Africa Ghana

Ecotourism in Ghana

20 April, 2012

Ghana is a small equatorial country on the western coast of Africa with a long history of kings and chiefs, and gold and cocoa, and colonial rule and human exploitation, and…green riches. That Ghana is endowed with not just yellow gold but green gold too is not as well-appreciated as it should be, especially considering that its northern region is mostly arid and desert-like. To assume that any African country must be exploding with forests and jungles is an overshoot; to assume that any African country is either a southern safari land or a northern Maghreb desert is an overshoot. But – O, to take the time to really discover the variety and spice that flavours even one tiny country such as Ghana, is to realize that, yes, the forests are there; but even in the desert and savannah that blend in, therein beauty lies. 

Ghana has a burgeoning ecotourism industry, and it encompasses its micro-worlds – from the sea and beaches on the south shore, to the forests in the middle, the lakes and rivers on the sides, and the dry savannah in the north. The former British colony’s Ministry of Tourism – founded as late as 1993 – promotes the practice of community-based ecotourism, whereby tourists, conservationists, and local communities work together to attract and facilitate visits to the many natural resources across the country in an environmentally responsible and ecologically sustainable manner. There is much to discover. Not all of it green. And not all of it on solid ground. Here are the highlights:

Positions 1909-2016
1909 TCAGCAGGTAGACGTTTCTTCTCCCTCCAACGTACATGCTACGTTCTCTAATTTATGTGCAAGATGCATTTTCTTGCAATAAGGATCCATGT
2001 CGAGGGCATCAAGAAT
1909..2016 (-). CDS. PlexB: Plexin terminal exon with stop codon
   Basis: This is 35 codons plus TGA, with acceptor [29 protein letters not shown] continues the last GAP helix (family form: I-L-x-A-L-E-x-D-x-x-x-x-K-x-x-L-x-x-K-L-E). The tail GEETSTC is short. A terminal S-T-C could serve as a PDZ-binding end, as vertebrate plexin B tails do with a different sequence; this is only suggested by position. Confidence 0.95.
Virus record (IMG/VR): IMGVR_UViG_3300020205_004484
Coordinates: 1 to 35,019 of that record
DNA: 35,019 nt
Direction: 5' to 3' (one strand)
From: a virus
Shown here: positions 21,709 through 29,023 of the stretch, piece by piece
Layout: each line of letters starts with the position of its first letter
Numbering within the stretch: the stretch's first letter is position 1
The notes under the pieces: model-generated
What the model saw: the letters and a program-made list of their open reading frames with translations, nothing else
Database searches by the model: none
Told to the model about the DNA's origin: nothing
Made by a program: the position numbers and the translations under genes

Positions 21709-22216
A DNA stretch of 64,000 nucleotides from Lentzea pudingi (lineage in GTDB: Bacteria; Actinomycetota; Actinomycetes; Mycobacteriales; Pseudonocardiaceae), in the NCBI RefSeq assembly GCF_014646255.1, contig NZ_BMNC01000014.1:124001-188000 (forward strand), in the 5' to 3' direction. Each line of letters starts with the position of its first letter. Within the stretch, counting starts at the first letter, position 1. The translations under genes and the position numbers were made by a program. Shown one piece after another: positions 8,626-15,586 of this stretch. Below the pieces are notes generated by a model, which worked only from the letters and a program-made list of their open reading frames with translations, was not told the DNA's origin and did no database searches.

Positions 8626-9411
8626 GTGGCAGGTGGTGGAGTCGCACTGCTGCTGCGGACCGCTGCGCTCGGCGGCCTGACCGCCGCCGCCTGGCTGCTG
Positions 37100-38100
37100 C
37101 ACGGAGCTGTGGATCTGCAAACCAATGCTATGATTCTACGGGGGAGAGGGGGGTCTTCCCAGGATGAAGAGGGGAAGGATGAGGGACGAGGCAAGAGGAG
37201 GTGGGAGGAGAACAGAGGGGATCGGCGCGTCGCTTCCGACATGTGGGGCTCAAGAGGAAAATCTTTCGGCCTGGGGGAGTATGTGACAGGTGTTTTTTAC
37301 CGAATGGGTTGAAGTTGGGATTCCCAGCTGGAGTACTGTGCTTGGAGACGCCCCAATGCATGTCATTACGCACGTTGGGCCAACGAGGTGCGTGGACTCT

Ecotourism Destinations in the Volta Region:

  • Tafi Atome Monkey Sanctuary
  • Amedzofe village
  • Mount Afadjato
  • Wli Falls & Wli Natural Reserve
  • Tagbo Falls
  • Xafi Bird Watching Sanctuary
  • Digya National Park
  • Keta Lagoon
  • Kyabobo National Park
  • Agumatsa Wildlife Sanctuary
  • Mount Gemi

Ecotourism Destinations in the Greater Accra Region: 

  • Shai Hills Resource Reserve
  • Beaches – Ada Beach, Labadi Beach, Coco Beach, Bojo Beach, Kokrobite Beach
  • Arts Centre

Ecotourism Destinations in the Central Region:

  • Kakum National Park & Assin Attandanso Resource Reserve
  • Domana Rock Shrine
  • Elmina Castle
  • Cape Coast Castle
  • Beaches – Anomabo Beach Resort, Coconut Grove Resort, Brenu Akyinim Beach, Elmina Beach, Cape Coast Beach, Gomoa Fetteh & Senya Bereku Beaches

Ecotourism Destinations in the Western Region:

  • Nini Suhien National Park and Ankasa Resources Reserve
  • Bia National Park & Resource/Biosphere Reserve
  • Amansuri Wetland Sanctuary
  • Nzulezo village on stilts
  • Beaches – Busua Beach Resort, Axim Beach, Ankobra Beach, Takoradi Beach

Ecotourism Destinations in the Eastern Region:

  • Aburi Botanical Gardens
  • Boti Falls
  • Dodi Island
  • Volta Lake
  • Cocoa Research Institute of Ghana
  • Kwahu Mountain
  • Tetteh Quarshie Cocoa Farm

Ecotourism Destinations in the Ashanti Region:

  • Bomfobiri Wildlife Sanctuary
  • Owabi Forest Reserve and Bird Sanctuary
  • Kumasi Cultural Centre
  • Bobiri Butterfly Sanctuary
  • Lake Bosomtwi
  • Craft villages – Pankronu, Ntonso, Adanwomase, Ahwiaa, and Bonwire

Ecotourism Destinations in the Brong Ahafo Region:

  • Boabeng-Fiema Monkey Sanctuary